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From "The Cop Crunch: Identifying Strategies for Dealing with the
Recruiting and Hiring Crisis in Law Enforcement." Funded by the
National Institute of Justice. December 30, 2005
page 21 - Selection criteria:
"An emerging controversial issue, especially as "Generation X?ers are
added to the mix, is tolerance for minor infractions, such as
experimental use of illegal drugs. A growing tendency to tolerate some
history of drug use or other minor criminal activity has been noted
(Baxley, n.d.). The Baltimore County Police Department recently found
that 50% of applicants had experimented with drugs; the agency
continued its policy of automatic rejection for those who had used
hallucinogens or sold drugs. In Fairfax County, Virginia, compromise
was also reached; use of marijuana fewer than 20 times was allowed,
while use of any drugs within 12 months of the application led to
rejection. The Metro-Dade police department in Miami allowed one-time
use and some juvenile experimentation, but did not allow any use of
heroin, LSD, mescaline, opium, cocaine, or barbiturates. At the
federal level, the FBI bars drug use except experimental use of
marijuana, though those who have been rehabilitated may be considered
under certain conditions. Publication of specific drug use limitations
raises the possibility that applicants will learn what to admit and
deny during their application process (Roberg, Crank, & Kuykendall,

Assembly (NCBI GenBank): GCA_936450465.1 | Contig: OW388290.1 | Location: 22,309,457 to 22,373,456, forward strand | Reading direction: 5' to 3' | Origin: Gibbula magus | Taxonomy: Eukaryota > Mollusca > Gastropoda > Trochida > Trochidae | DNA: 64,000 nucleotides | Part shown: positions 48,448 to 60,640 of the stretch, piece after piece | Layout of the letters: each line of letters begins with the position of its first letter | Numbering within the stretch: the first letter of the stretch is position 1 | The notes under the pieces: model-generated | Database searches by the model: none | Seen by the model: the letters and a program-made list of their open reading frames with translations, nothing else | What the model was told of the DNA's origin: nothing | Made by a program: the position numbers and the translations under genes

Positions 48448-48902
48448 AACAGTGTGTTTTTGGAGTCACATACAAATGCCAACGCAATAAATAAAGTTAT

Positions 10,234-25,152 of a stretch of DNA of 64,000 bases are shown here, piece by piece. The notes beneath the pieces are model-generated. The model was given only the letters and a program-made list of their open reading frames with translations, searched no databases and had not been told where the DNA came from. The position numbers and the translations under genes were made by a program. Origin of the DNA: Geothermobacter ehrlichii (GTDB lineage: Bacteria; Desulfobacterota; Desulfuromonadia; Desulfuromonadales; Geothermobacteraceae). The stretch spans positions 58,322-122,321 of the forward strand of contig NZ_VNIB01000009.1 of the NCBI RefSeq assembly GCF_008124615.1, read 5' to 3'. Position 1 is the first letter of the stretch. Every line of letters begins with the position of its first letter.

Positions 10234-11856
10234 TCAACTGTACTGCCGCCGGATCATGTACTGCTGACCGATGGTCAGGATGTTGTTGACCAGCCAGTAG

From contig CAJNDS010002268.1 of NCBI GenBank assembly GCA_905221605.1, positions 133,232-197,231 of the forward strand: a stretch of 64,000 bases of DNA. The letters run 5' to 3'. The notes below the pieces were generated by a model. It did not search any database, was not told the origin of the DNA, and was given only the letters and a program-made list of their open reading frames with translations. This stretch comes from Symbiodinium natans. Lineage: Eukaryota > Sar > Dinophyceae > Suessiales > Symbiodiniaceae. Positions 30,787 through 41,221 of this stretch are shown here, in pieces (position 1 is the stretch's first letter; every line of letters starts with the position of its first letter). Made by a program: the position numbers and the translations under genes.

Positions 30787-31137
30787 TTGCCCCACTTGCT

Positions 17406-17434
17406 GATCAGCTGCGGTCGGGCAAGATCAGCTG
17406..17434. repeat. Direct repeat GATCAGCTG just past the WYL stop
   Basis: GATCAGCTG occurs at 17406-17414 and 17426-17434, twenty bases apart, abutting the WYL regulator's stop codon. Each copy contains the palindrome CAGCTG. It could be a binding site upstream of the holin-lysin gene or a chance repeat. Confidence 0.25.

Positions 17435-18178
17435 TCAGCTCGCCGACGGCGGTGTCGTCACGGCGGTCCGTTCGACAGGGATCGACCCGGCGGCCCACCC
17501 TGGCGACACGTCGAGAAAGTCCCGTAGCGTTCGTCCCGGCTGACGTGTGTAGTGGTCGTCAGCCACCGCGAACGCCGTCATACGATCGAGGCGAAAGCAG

"Region's most wanted: police officers: Recruitment tactics include
incentives, fairs, even poaching," by Jaxon Van Derbeken and
Christopher Heredia, San Francisco Chronicle. October 1, 2006
"The hiring efforts pit department against department as they compete
for an applicant pool limited by demographic changes and by rules
about fitness, drug use and criminal history. Some departments are
relaxing those rules, trying to improve their odds of filling
openings. Statewide, just 2 out of every 100 people who apply to be
police officers eventually get jobs, experts say."
"Also, Oakland will no longer automatically rule out applicants with
past drug use convictions or gang affiliations.
"We all have something in our background we're not proud of," said
Sgt. Jon Madarang, supervisor of the police recruiting background
unit. "What we're more concerned about is what they've done since
then. If they bring a background that helps them relate to people in
that lifestyle, that would be a good thing."
"LAPD May Relax Its Hiring Rules; Chief Bratton proposes ending zero
tolerance of past drug use and bad credit. Some fear that lower
standards would bring problem officers." Wendy Lee, Times Staff
Writer, Los Angeles Times, August 29, 2005.
"Bratton said some of the LAPD's standards regarding drug use and a
candidate's financial history may be "artificially high." He is
considering reducing the department's zero-tolerance drug requirement
so it is in line with federal law enforcement standards. The FBI
requires its candidates to have no more than 15 uses of marijuana and
not within the three years before the application date. The FBI also
requires that other drugs, including steroids, not be used more than
five times and not within 10 years of the application date."
"The reality is, kids today ... may in fact have sampled drugs some